Justice League is a 2017 American superhero film based on the DC Comics superhero team of the same name consisting of Batman, Superman, Wonder Woman, the Flash, Aquaman and Cyborg. Distributed by Warner Bros. Pictures, the film is the fifth installment in the DC Extended Universe (DCEU). The film is directed by Zack Snyder with a screenplay by Chris Terrio and Joss Whedon, from a story by Terrio and Snyder. It features an ensemble cast that includes Ben Affleck, Henry Cavill, Amy Adams, Gal Gadot, Ezra Miller, Jason Momoa, Ray Fisher, Jeremy Irons, Diane Lane, Connie Nielsen and J. K. Simmons. In Justice League, the superhero team forms to honor Superman following his death and to save the planet from the catastrophic threat of Steppenwolf and his army of Parademons.
The film was announced in October 2014 with Snyder on board to direct and Terrio attached to write the script. Initially announced as Justice League Part One, with a second part to follow in 2019, the second film was indefinitely delayed to accommodate a standalone Batman film with Affleck. Principal photography commenced in April 2016 and ended in October 2016. Snyder then hired Joss Whedon to write scenes that would be filmed during reshoots; however, Snyder left the project in May 2017 following the death of his daughter.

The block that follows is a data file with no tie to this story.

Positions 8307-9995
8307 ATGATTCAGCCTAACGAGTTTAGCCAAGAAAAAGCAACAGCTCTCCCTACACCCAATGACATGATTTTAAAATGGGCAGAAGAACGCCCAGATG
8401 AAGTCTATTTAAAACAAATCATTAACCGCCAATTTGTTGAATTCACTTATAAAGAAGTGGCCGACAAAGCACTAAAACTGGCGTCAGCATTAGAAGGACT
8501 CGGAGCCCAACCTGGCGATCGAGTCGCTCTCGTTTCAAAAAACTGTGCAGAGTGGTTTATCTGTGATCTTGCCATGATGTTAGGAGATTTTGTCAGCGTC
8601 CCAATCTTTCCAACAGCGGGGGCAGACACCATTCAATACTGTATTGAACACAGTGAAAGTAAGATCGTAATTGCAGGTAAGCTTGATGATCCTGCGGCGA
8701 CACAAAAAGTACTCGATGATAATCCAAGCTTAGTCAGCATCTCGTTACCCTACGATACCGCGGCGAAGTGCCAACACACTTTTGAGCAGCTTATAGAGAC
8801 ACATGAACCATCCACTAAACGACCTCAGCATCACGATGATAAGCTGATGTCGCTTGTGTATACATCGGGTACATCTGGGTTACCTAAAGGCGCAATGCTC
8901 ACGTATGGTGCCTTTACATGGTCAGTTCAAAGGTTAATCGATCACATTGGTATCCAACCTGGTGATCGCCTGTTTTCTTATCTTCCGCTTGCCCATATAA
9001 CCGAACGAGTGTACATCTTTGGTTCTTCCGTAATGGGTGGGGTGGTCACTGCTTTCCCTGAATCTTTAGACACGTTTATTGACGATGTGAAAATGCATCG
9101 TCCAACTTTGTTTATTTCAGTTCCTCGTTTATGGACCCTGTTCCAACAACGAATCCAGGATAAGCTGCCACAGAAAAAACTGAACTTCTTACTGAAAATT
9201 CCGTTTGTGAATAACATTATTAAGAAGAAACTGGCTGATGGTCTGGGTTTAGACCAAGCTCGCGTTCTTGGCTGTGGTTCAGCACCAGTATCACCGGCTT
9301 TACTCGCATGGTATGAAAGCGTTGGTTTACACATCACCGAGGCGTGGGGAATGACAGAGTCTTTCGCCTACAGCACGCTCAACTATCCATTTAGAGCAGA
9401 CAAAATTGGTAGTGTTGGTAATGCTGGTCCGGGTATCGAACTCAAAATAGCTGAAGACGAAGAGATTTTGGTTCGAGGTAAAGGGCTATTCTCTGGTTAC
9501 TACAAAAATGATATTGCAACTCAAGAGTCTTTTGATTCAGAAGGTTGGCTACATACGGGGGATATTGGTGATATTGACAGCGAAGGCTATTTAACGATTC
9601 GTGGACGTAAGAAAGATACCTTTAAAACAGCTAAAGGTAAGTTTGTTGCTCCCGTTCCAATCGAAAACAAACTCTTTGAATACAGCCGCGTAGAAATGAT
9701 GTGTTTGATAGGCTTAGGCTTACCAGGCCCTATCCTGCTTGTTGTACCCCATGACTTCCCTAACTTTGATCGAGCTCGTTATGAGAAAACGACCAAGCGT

Whedon was hired to oversee the remainder of post-production, including directing additional scenes written by himself. Snyder received sole director credit for the film, with Whedon receiving a screenplay credit in post. With an estimated production budget of $300 million, it is one of the most expensive films ever made. Justice League premiered in Beijing on October 26, 2017, and was released in the United States in 2D, 3D and IMAX on November 17, 2017. It has grossed $281 million worldwide and received mixed reviews from critics; the action sequences and performances were praised while the thin plot, weak villain and CGI were criticized. The film's tone was met with a polarized reception, with some praising it for being lighter than previous DCEU installments, while others noted it as inconsistent.
Theatrical release poster
|Directed by||Zack Snyder|
|Based on||Justice League
by Gardner Fox
|Music by||Danny Elfman|
|Distributed by||Warner Bros. Pictures|
|Box office||$281.5 million|
Thousands of years ago, Steppenwolf and his army of Parademons attempt to conquer and remake Earth through the combined energies of the Mother Boxes. They are foiled by a unified army that included the Olympian Gods, Amazons, Atlanteans, ancient humans, and Green Lanterns. After repelling Steppenwolf's army, the Mother Boxes are separated and hidden in locations around the world.